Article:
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Under a blue ensign

Why it makes sense for India to take the lead in combating Somalia-based piracy

Written by Arun Prakash |
November 18, 2011 2:53:39 am

Emblematic of the world’s sense of frustration and helplessness in the face of snowballing Somalian piracy was British PM David Cameron’s strong condemnation of this phenomenon. Speaking on the margins of the recent Commonwealth summit,he described it as “a complete insult to the world” and urged the international community to “come together with much more vigour” in support of counter-piracy endeavours. The leader of this small island nation with a rapidly dwindling navy then offered to lead the effort to combat this menace.

Dominated by the Horn of Africa,the Gulf of Aden forms a funnel for 24,000 merchant ships annually transiting the Suez Canal carrying energy and raw material to Europe and finished goods to Africa and the Middle East. The abjectly poor Somalian Republic,which occupies most of the Horn,has been in a state of turmoil for nearly two decades,and is only notionally governed by a transitional federal government. Al-Shabaab,an affiliate of al-Qaeda,has waged a four-year campaign to remove this government,and controls most of southern and central Somalia.

An interlocked world economy,heavily dependent on seaborne trade and energy supplies,is extremely sensitive to any perturbations at sea. The threat of piracy has already caused insurance rates to rise steeply,and as shipping companies reluctantly implement anti-piracy measures,including the deployment of armed guards,and re-routing of ships to avoid piracy-infested waters,operating expenses are skyrocketing. Unbeknownst to the man on the street,all these costs are being passed on to him.

From just 10-15 incidents in 2004,the waters of the Gulf of Aden have seen acts of piracy and hijacking spiraling rapidly and in each of the last two years there have been nearly 400 attacks,a quarter to one-third being successful. With experience,the pirates have gained immeasurably in audacity as well as the scale of their depredations. They have graduated from small skiffs and trawlers to using medium-sized captured merchantmen as “mother ships”,which allows them the freedom to extend their range up to 1000-1500 miles from Somalia — right up to Indian territorial waters. The amount of ransom has risen from a few hundred thousand to a few million US dollars per ship and crew.

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Legally speaking,the safety of a merchant ship is the responsibility of the country under whose flag the ship is registered or the “flag state”. However,60 to 70 per cent of the world’s shipping is registered under “flags of convenience” offered,as a cost-cutting and tax-dodging device,by small nations like Liberia,Panama,Bahamas or the Marshall Islands. While it is unrealistic to expect such flag states to initiate any action in a piracy/hostage situation,we must bear in mind that a very large number of officers and seamen who serve on the world’s merchant fleets happen to be Indian nationals. As we have already seen,a hostage situation involving Indian sailors can bring enormous public pressure to bear on the government.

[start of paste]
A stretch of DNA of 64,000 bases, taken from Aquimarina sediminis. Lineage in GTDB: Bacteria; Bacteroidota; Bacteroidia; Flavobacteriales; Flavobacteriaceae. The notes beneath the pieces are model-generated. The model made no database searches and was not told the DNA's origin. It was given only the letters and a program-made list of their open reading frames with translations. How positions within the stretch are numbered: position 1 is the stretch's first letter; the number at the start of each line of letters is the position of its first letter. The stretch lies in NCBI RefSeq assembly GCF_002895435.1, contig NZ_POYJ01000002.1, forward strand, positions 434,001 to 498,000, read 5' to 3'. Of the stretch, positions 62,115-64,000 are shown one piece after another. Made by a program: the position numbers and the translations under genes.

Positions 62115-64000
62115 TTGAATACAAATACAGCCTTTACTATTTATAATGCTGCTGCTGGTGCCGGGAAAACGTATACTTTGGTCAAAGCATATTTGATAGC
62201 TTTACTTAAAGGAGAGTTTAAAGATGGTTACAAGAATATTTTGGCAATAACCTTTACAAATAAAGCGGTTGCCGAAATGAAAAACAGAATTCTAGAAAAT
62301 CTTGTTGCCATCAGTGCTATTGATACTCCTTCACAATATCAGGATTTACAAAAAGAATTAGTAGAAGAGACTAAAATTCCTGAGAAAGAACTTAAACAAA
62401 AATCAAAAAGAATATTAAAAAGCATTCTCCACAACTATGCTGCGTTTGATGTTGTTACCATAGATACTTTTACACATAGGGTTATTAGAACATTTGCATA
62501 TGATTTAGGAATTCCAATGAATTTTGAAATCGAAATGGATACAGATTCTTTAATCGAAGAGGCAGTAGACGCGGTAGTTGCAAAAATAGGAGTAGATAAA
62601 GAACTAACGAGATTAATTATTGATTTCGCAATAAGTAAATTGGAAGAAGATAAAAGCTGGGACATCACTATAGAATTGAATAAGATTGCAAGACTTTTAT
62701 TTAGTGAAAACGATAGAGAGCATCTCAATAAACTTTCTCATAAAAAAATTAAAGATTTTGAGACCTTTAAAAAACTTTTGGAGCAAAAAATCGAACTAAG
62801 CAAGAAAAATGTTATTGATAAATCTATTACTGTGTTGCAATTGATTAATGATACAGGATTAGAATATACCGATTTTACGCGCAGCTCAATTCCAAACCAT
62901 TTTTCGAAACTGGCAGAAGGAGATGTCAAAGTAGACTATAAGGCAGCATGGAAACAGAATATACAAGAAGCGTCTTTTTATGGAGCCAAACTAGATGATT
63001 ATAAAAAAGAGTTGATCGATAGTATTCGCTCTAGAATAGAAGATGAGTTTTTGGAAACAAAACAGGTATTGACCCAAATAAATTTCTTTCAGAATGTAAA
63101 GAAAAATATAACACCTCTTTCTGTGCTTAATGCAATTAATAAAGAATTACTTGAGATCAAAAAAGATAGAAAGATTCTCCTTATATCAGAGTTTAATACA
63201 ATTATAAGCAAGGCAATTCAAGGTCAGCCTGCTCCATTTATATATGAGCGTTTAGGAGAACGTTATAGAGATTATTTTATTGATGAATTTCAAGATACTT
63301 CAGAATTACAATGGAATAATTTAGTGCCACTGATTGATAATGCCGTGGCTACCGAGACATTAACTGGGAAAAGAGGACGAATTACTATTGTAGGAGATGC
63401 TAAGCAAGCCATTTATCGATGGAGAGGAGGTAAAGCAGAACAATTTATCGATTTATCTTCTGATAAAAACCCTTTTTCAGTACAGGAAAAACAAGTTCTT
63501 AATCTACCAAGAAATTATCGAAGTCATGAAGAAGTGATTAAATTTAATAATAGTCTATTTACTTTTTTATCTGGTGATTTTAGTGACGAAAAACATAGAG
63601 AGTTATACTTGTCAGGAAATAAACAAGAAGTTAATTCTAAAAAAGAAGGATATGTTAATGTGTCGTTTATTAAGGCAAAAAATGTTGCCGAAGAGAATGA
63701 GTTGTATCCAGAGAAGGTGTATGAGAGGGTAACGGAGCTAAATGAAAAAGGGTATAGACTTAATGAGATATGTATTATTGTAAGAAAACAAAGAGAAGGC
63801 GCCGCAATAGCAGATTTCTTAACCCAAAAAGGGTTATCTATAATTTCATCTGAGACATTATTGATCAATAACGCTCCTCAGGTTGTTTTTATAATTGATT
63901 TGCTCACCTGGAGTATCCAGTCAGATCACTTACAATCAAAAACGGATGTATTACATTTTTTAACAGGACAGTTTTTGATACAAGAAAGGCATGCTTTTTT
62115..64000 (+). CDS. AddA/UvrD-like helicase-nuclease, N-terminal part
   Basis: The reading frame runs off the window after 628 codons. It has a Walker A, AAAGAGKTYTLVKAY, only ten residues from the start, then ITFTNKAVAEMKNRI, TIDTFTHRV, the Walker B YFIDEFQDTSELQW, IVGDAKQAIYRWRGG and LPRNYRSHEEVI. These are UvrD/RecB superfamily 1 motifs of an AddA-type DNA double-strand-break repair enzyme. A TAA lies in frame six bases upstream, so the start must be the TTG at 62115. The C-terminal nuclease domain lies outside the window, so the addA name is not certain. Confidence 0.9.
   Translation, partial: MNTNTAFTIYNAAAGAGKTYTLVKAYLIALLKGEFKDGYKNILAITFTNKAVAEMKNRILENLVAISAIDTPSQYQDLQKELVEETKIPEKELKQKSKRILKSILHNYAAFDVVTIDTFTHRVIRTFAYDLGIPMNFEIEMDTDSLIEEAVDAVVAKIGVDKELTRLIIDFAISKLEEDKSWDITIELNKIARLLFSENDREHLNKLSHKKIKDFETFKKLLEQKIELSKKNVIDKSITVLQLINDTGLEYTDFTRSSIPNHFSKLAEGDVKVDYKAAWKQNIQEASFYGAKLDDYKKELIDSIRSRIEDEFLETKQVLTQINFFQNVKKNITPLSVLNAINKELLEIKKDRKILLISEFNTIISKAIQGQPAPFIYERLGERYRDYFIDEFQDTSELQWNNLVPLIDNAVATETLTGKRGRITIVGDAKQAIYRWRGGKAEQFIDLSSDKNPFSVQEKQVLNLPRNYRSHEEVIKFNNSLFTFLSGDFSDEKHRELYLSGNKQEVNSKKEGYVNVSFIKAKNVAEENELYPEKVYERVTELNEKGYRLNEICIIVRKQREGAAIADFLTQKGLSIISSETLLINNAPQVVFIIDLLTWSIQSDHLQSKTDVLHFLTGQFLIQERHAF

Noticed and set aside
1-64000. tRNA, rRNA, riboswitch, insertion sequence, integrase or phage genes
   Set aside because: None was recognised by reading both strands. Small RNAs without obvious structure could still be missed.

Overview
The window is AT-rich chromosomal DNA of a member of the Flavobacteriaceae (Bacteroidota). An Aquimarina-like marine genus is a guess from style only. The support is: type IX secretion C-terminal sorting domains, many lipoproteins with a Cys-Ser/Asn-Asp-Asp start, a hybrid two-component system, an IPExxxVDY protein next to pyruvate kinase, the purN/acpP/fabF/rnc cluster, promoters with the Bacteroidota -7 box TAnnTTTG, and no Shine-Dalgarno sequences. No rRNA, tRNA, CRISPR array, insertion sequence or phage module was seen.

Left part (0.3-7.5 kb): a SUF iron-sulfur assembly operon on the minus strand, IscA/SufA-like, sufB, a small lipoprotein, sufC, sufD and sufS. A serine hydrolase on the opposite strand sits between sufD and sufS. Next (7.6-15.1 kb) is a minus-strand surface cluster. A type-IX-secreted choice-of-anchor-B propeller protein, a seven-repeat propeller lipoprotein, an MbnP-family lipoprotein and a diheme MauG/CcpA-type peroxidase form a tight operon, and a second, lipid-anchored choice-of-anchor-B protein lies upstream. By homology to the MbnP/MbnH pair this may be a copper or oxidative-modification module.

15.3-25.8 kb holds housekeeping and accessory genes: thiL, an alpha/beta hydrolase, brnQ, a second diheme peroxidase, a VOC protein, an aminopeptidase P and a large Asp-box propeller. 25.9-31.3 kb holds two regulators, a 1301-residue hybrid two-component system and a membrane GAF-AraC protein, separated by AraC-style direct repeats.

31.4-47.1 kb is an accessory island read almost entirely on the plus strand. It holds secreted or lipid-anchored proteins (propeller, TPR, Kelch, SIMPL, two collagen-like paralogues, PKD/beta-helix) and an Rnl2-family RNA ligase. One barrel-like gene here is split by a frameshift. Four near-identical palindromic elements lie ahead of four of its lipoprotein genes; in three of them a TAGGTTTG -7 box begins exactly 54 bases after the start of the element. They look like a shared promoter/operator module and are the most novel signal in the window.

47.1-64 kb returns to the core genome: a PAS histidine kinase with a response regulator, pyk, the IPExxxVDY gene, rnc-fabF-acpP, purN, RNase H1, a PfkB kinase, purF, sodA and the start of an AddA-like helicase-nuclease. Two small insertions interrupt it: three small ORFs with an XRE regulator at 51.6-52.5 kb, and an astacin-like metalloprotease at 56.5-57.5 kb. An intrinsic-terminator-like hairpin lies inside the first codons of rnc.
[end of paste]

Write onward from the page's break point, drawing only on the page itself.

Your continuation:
External Affairs Minister S.M. Krishna weighed in on this issue at the recently held Indian Ocean Rim Association for Regional Cooperation (IOR-ARC) conference by emphasising the need for collective action by members to combat the menace of piracy in international waters. To lend substance to the minister’s words,the Indian navy notched up yet another success,as INS Sukanya successfully fought off successive pirate attacks on ships that she was escorting.

The deployment of warships by 25 nations has failed to deter piracy because these forces are inadequate and lack coordination. The depredations of Somali pirates,now at India’s doorstep,pose a serious threat to international shipping and the world economy. Should they strike a mutually beneficial nexus with a terrorist outfit like the Al-Shabaab,the consequences could be far more serious,especially for small island nations. Under these circumstances,neither brave exhortations by ministers,nor sporadic successes by navies are a substitute for an action-plan based on a cohesive and long-term multi-national strategy to eliminate piracy from Somalian waters.

Given India’s central location in the Indian Ocean and the fact that the Indian navy and coast guard represent a maritime capability unmatched in this part of the world,this situation presents a rare opportunity for India to demonstrate that it can act resolutely,not only in its own interests,but also for the common weal. To this end,New Delhi must immediately convene a meeting of Indian Ocean and other maritime nations to discuss a substantive multi-national initiative to combat piracy simultaneously on three fronts: at sea,in the Somalian homeland and in specially constituted courts. If it calls for a white-hulled naval law-enforcement force sailing under the UN blue ensign; so be it.

A clear demonstration of leadership such as this,at sea,will garner far more support for India’s UNSC bid than any amount of pleading and cajoling in foreign capitals.

The writer is a retired chief of naval staff

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